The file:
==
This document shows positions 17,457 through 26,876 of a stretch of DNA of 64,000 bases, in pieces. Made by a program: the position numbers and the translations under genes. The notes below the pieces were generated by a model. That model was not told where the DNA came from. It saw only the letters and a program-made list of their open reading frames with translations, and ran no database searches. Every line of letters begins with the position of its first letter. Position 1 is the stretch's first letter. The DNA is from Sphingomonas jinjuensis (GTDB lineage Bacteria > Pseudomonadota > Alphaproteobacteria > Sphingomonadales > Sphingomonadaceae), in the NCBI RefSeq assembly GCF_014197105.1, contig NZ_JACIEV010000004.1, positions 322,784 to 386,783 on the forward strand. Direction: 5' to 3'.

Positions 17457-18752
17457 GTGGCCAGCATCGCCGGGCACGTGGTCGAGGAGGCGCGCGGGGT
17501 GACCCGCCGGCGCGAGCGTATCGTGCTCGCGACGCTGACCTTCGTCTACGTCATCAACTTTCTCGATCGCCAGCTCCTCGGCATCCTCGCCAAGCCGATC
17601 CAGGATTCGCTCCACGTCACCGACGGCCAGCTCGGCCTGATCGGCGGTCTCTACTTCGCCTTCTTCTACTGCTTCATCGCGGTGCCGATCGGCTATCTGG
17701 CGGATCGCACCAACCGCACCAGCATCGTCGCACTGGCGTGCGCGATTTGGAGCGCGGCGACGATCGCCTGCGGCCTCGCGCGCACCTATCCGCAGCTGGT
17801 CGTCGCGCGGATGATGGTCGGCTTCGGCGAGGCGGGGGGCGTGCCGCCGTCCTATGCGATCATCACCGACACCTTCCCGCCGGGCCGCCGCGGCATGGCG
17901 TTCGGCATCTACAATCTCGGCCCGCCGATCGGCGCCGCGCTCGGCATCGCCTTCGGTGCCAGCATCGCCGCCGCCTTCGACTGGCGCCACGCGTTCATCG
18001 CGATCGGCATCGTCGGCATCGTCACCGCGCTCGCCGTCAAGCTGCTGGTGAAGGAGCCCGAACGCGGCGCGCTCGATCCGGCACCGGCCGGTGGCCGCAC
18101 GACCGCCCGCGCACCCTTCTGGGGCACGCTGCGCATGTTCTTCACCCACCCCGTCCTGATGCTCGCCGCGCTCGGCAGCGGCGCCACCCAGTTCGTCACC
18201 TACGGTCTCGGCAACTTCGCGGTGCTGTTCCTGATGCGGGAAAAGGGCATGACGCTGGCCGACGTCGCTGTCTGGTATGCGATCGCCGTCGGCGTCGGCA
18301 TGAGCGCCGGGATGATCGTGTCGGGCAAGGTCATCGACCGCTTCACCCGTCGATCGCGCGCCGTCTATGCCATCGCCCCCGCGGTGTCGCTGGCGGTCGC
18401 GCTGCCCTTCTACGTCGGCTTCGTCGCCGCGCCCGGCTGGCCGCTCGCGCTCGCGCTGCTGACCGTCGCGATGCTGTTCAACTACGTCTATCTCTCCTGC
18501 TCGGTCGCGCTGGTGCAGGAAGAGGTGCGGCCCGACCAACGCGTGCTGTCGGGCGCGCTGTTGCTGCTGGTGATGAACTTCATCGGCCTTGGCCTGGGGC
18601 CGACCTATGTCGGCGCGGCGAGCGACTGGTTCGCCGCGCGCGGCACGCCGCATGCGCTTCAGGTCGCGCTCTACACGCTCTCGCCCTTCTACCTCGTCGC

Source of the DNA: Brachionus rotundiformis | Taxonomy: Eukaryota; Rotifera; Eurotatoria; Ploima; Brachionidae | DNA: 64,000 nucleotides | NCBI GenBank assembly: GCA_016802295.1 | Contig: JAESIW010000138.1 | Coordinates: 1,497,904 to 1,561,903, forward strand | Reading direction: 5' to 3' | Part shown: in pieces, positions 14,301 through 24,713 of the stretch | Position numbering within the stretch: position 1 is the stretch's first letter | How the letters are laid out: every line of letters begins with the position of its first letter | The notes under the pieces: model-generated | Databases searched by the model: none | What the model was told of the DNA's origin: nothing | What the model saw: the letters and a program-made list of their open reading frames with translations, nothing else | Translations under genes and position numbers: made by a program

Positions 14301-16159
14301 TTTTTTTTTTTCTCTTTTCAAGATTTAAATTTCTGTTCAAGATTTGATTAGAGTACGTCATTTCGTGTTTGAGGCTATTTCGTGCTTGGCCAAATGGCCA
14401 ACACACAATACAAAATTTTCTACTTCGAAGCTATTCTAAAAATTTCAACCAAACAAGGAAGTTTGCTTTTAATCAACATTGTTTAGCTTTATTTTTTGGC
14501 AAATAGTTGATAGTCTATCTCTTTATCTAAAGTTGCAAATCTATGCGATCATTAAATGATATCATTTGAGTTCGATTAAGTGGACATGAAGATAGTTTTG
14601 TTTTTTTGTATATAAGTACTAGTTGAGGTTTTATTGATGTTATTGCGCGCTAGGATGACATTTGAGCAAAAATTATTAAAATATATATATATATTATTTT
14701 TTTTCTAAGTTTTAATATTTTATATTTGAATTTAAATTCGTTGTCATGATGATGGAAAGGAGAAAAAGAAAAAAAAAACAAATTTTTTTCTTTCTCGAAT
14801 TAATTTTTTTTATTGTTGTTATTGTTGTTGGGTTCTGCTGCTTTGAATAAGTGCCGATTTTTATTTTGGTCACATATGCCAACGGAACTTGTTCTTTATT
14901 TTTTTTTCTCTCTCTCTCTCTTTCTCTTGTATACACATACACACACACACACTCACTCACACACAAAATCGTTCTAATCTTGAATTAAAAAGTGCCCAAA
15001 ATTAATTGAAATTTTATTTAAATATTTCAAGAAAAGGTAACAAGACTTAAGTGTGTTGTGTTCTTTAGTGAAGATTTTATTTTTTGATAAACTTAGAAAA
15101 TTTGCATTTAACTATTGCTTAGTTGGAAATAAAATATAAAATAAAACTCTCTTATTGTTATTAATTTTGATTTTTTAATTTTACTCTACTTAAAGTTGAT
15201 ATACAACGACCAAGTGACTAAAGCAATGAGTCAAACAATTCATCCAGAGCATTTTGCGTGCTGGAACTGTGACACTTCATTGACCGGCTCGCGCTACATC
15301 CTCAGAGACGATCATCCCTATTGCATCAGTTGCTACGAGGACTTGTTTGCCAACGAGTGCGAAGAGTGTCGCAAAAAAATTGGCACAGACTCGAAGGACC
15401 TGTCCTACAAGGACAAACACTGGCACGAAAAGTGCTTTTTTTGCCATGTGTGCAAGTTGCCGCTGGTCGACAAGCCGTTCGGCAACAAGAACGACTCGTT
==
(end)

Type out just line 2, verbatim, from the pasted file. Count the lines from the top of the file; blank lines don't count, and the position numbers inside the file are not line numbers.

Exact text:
Positions 17457-18752